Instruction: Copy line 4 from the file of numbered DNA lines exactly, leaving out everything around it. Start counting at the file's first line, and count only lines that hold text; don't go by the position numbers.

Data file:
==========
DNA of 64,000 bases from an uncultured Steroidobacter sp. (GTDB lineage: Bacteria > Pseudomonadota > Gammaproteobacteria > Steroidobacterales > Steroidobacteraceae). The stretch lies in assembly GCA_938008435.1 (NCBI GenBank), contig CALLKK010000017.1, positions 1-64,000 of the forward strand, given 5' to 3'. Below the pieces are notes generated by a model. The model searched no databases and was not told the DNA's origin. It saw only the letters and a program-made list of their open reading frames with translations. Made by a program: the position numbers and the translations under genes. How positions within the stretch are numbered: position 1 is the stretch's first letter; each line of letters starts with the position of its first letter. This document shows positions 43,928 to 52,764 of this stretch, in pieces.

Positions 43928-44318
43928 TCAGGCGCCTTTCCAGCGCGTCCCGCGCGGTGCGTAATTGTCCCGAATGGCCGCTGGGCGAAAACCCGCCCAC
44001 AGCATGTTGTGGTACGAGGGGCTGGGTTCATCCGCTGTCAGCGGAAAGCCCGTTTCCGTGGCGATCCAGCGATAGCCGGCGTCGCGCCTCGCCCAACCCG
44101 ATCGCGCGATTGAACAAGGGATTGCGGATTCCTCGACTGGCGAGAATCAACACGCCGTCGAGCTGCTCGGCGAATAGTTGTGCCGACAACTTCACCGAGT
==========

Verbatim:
44001 AGCATGTTGTGGTACGAGGGGCTGGGTTCATCCGCTGTCAGCGGAAAGCCCGTTTCCGTGGCGATCCAGCGATAGCCGGCGTCGCGCCTCGCCCAACCCG